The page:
Runaway and Homeless Youth
Rural Youth Homelessness in America
Homelessness is not just a problem in large cities. In fact, rural youth are as likely to experience homelessness as their counterparts in urban areas. Combined with greater distances to reach social services and less infrastructure than in urban areas, young people experiencing homelessness in rural areas face unique challenges.
Get to Know a Grantee: Looking Glass
The RHY Clearinghouse developed the Get to Know a Grantee questionnaire to illustrate the great variety of youth-serving FYSB grantees, to share their insights on the work that they do, and to inspire collaboration and the sharing of experiences and ideas. This month, we feature Looking Glass Youth and Family Services in Eugene, OR. Looking Glass was among the first youth-serving organizations to receive FYSB funding; they were first awarded an RHY grant in 1974.
Education Help for Runaway and Homeless Youth
For more than 30 years, one piece of federal legislation has ensured that runaway and homeless youth receive the same educational opportunities as their peers with stable housing. In this RHY Issue Brief, you'll find information about the McKinney-Vento Act, students' rights under the legislation, where to find state and local Coordinators for the Education of Homeless Children and Youth, and much more.
Get to Know a Grantee: Sea Haven
Every month, the RHY Clearinghouse highlights the work of RHY grantees through the Get to Know a Grantee questionnaire. For this edition, we spoke with the executive director of Sea Haven in Myrtle Beach, SC. Sea Haven has secured and maintained FYSB grants for more than two decades and has successfully sustained program services during periods when FYSB funds were not available.
Q&A: New RHY Resources From the National Law Center on Homelessness & Poverty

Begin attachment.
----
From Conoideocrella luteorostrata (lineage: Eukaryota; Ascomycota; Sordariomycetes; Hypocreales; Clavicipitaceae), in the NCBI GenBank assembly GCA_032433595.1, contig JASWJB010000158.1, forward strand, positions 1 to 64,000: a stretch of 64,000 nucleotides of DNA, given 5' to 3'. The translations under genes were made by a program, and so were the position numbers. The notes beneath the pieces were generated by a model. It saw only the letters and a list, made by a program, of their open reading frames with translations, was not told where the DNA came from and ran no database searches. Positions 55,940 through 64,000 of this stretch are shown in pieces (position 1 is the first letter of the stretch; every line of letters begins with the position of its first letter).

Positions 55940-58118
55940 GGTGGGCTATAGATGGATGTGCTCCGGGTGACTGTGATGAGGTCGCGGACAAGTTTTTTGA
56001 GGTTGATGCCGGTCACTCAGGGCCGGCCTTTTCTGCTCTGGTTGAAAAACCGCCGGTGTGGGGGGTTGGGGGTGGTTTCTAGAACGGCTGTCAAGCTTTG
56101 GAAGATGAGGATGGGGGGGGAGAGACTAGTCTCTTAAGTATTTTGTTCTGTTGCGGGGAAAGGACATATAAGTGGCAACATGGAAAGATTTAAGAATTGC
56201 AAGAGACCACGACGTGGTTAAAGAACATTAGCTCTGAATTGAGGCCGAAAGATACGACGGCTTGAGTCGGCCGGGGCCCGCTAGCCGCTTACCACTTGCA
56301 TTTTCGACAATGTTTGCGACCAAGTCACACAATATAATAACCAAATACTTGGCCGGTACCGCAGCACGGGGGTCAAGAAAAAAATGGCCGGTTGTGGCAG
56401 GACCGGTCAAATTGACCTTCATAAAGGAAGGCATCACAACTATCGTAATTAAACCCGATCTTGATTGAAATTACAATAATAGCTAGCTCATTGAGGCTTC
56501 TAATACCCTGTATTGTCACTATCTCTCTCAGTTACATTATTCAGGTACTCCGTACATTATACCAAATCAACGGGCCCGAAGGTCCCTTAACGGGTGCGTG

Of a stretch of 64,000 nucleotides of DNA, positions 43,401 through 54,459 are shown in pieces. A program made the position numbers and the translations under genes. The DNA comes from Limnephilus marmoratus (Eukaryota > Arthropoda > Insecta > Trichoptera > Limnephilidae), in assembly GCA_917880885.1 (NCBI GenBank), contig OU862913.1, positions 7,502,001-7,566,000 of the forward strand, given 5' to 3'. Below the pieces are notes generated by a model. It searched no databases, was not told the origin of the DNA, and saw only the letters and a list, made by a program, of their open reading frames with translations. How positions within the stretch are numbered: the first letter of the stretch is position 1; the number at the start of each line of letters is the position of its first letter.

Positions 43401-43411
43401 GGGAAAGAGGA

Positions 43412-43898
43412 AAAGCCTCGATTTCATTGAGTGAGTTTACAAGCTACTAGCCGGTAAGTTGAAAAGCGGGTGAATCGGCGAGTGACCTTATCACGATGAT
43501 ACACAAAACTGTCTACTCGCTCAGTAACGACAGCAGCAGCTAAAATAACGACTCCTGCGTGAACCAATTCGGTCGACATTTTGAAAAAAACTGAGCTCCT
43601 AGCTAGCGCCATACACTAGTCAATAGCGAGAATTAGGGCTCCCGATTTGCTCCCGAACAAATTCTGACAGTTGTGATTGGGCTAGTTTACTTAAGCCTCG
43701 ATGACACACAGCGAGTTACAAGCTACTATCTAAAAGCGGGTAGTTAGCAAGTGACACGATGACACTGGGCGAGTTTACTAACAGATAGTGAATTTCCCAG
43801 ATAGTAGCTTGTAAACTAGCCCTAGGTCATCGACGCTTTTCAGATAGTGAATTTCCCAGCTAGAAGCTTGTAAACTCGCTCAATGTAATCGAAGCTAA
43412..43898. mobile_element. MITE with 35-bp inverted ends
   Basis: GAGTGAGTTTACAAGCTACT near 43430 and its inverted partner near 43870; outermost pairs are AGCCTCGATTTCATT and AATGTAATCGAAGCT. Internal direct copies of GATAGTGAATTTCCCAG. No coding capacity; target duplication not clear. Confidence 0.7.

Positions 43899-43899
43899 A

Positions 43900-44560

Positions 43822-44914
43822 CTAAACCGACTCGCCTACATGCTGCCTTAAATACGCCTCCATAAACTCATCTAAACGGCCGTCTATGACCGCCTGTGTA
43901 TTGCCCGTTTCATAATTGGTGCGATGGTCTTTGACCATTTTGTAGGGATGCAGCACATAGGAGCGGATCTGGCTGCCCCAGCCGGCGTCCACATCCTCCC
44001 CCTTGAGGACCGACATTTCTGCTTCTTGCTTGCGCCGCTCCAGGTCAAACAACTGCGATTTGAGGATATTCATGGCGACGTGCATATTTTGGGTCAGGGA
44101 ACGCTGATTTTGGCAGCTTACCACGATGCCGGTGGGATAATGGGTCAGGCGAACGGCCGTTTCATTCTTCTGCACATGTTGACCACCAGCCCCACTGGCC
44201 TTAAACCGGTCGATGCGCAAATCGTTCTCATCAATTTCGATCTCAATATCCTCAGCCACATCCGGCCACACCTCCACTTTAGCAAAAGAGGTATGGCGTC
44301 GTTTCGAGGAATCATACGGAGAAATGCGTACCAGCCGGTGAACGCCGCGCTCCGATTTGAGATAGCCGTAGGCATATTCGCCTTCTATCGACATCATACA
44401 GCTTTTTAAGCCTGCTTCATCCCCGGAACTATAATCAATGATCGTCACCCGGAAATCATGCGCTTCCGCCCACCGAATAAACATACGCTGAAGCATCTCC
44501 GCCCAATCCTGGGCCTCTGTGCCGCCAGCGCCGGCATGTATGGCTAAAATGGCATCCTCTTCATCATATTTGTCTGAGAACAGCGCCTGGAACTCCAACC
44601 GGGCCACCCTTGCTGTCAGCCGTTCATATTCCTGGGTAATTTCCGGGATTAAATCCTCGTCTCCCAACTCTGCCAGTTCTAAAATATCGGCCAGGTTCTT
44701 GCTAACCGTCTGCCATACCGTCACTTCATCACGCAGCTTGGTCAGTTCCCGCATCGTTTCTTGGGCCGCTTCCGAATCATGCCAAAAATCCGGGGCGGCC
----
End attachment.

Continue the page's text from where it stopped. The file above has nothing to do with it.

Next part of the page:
The National Law Center on Homelessness & Poverty, the only nonprofit legal agency working to end and prevent homelessness in the U.S., recently published Alone Without a Home, which looks at 13 key issue areas affecting the lives and futures of unaccompanied youth.
5 Essential Facts and Figures About Runaway and Homeless Youth
Runaway and homeless youth (RHY) can seem like an invisible population because they don’t always match our expectations of what homelessness—or youth—looks like. In this slideshow, learn some of the big statistics about this population, which might be larger and more diverse than you realized. Data drawn from our Issue Brief, Facts and Figures About Runaway and Homeless Youth.
Partner Highlight: OTIP Takes Comprehensive Approach to Combat Human Trafficking
The National Clearinghouse on Homeless Youth and Families (NCHYF) spoke to Office of Trafficking in Persons (OTIP) Director Katherine Chon about the overlap between homelessness and human trafficking, OTIP resources available, and how professionals serving these communities can work together to help all young people.
Runaway and Homeless Youth, Mental Health, and Trauma-Informed Care
Whether it’s abuse, the consequences of living in poverty, a lack of empathy and support for their self-identity, or some combination of the three, runaway and homeless youth (RHY) often experience significant challenges to their happiness and well-being. Trauma-informed care can help RHY rebuild a sense of control and empowerment.
Facts and Figures About Runaway and Homeless Youth
As we post our third Issue Brief in an ongoing series — Runaway and Homeless Youth, Mental Health, and Trauma-Informed Care — we are re-posting our first one on the causes and consequences of running away and homelessness among young people. This issue brief provides some of the facts and figures related to runaway and homeless youth in the U.S.